>>A Federal financial institution’s regulatory agency requires an appraisal; or
>>The loan is a high-cost mortgage, as defined by TILA.
Home Mortgage Disclosure Act (“HMDA”)
An insured depository institution or insured credit union that originated fewer than 500 closed end mortgages or open-end lines of credit is exempt from the requirement to itemize certain loan data under HMDA unless they have received a rating of “needs to improve record of meeting community credit needs” during each of its two most recent examinations of a rating of “substantial noncompliance in meeting community credit needs” on its most recent examination under the Community Reinvestment Act.
Credit Union Residential Loans
A loan secured by a lien on a 1-4 family dwelling that is not the primary residence of a member of a credit union will not be considered a member business loan under the Federal Credit Union Act.
Protecting Access to Manufactured Homes
Retailers of manufactured homes or employees of such retailers are not required to be licensed as mortgage originators unless:
>>They receive compensation or gain for acting as a mortgage originator that is in excess of any compensation or gain received in a comparable cash transaction;
>>They fail to provide certain disclosures to consumers; or
>>They directly negotiate with the consumer or lender on loan terms.
No Wait for Lower Mortgage Rates
If a creditor extends to a consumer a second offer of credit with a lower annual percentage rate, the transaction may be consummated without regard to the 3 day waiting period requirements in the TRID disclosures.
Congress instructed the CFPB to provide clearer, authoritative guidance on:
>>Applicability of TRID to mortgage assumption transactions;
>>Applicability of TRID to construction to permanent home loans and the conditions under which those loans can be properly originated; and
>>The extent to which lenders can rely on model disclosures if the recent TRID changes are not reflected in the TRID forms published by the CFPB.
Identification for Opening an Account
When an individual initiates a request through an online service to open an account with a financial institution or obtain a financial product or service from a financial institution, the financial institution may record personal information from a scan of the driver’s license or personal identification card of the individual, or make a copy or receive an image of the driver’s license or personal identification card of the individual, and store or retain such information in any electronic format for the following purposes:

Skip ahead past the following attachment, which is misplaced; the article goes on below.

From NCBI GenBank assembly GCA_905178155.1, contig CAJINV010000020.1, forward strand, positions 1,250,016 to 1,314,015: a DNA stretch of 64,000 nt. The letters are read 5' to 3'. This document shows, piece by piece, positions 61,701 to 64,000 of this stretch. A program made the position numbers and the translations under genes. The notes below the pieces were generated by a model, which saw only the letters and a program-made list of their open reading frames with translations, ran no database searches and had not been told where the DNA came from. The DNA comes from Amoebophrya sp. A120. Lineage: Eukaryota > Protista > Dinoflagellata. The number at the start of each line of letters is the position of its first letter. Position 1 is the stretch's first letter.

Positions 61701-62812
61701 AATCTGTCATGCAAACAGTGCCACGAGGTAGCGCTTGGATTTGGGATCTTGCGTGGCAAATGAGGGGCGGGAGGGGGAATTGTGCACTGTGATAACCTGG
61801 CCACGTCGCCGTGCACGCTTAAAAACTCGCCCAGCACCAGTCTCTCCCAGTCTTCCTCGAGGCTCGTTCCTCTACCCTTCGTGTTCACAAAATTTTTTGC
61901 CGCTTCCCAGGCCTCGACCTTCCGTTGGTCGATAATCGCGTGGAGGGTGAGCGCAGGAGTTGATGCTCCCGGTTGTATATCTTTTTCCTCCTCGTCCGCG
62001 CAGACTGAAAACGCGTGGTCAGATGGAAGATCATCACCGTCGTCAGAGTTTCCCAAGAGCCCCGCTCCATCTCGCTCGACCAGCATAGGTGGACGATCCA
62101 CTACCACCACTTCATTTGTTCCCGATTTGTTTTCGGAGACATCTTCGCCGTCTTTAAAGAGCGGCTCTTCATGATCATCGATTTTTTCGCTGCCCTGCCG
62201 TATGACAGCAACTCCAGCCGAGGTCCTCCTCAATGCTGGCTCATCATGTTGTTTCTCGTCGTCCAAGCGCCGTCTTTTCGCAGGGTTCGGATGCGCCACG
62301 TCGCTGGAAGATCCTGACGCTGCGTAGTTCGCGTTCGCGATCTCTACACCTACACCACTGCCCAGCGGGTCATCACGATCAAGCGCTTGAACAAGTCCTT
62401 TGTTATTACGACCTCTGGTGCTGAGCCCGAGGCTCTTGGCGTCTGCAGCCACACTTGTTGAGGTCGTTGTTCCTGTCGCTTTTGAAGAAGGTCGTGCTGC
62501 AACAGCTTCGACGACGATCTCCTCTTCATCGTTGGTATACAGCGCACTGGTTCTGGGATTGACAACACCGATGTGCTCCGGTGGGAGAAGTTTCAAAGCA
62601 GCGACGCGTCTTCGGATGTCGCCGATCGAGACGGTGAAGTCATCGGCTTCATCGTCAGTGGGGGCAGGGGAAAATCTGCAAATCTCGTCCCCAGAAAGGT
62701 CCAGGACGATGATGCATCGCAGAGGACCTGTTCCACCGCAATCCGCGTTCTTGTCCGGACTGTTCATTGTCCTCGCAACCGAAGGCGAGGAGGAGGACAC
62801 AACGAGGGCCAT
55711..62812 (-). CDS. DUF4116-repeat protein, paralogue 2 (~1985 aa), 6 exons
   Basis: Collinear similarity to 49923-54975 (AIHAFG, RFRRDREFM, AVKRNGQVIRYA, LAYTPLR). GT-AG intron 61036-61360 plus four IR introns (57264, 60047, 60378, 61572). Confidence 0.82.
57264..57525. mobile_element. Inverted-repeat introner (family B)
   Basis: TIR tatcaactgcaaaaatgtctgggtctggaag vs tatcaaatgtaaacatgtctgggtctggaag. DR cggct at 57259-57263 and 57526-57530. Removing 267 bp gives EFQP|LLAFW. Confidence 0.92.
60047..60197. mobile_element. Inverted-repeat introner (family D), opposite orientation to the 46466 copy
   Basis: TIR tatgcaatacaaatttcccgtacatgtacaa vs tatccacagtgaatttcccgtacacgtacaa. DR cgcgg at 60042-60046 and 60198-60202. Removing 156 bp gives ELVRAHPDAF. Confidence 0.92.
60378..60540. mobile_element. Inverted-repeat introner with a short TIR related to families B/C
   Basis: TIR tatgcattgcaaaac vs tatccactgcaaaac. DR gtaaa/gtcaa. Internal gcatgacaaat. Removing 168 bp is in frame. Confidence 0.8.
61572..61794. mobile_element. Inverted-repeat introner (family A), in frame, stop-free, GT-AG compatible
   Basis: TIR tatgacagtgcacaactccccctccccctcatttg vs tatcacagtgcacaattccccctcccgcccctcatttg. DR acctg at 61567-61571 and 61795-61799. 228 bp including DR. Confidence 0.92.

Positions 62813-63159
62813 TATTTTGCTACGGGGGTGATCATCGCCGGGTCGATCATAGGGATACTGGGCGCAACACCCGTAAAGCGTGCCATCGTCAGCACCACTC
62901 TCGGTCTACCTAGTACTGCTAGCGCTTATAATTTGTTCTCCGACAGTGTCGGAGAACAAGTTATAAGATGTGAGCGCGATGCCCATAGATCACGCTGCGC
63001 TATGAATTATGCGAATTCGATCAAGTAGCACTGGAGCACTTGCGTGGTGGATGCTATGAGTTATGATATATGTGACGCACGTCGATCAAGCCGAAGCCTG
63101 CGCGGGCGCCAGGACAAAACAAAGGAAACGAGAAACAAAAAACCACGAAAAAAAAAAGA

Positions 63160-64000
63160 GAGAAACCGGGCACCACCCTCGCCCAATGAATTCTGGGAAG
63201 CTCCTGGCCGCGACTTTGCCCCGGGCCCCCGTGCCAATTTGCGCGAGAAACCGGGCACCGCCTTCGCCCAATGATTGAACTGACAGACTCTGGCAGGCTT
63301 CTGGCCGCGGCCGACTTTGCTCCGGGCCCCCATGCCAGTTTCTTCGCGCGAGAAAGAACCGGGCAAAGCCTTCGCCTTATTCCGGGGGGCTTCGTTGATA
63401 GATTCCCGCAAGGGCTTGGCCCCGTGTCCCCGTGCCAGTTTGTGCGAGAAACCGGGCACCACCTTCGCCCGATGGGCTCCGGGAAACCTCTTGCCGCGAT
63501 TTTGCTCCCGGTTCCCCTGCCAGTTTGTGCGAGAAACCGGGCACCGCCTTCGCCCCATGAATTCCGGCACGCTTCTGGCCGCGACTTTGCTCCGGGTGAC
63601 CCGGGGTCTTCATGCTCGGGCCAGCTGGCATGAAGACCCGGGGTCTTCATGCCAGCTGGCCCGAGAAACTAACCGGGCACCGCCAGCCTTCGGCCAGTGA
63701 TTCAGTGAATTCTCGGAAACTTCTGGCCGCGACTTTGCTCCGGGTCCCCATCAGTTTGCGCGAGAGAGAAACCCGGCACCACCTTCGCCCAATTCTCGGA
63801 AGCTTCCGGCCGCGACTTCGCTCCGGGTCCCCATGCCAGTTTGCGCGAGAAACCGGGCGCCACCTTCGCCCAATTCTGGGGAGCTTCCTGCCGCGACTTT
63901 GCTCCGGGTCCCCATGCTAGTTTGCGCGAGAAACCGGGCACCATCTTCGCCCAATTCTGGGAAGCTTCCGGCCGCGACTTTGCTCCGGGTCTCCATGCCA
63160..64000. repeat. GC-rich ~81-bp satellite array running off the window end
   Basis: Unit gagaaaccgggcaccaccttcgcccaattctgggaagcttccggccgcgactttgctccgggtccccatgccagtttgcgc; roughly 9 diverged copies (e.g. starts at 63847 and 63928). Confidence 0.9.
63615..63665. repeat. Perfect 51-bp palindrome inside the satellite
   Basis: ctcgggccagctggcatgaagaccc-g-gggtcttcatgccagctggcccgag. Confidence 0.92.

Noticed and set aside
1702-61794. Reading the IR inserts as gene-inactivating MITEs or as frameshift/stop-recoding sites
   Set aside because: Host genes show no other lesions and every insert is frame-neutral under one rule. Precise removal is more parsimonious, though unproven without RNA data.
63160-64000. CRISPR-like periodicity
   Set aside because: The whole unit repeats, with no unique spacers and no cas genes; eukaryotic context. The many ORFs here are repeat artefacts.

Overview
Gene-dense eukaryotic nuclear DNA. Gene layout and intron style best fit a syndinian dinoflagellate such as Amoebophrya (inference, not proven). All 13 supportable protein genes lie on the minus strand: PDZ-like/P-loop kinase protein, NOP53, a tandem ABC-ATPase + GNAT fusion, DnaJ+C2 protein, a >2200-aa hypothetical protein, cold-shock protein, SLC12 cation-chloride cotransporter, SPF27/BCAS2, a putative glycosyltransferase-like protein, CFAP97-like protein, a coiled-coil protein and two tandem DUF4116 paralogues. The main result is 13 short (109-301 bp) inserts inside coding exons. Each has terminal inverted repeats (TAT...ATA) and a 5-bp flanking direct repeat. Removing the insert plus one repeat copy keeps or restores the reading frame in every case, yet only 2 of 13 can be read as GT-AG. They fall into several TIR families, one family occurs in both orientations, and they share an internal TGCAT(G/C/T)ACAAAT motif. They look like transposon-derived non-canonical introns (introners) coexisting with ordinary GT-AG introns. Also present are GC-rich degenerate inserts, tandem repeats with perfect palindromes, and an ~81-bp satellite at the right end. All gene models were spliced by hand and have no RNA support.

>>To verify the authenticity of the driver’s license or personal identification card;
>>To verify the identity of the individual; and
>>To comply with a legal requirement to record, retain or transmit the personal information in connection with opening an account or obtaining a financial product or service.
A financial institution that makes a copy or receives an image of a driver’s license or personal identification card of an individual must, after using the image for the purposes described, permanently delete:
>>Any image of the driver’s license or personal identification card, as applicable; and
>>Any copy of any such image.
This provision preempts and supersedes any state law that conflicts with this provision.
Reducing Identity Theft
“Fraud protection data” means a combination of the following information with respect to an individual:
>>The name of the individual (including the first name and any family forename or surname of the individual);
>>The social security number of the individual; and
>>The date of birth (including the month, date, and year) of the individual.
“Permitted entity” means a financial institution or a service provider, subsidiary, affiliate, agent, subcontractor, or assignee of a financial institution.
Before providing confirmation of fraud protection data to a permitted entity, the Commissioner of the Social Security Administration (“Commissioner”) must ensure that the Commissioner has a certification from the permitted entity that is dated not more than two years before the date on which that confirmation is provided that includes the following declarations: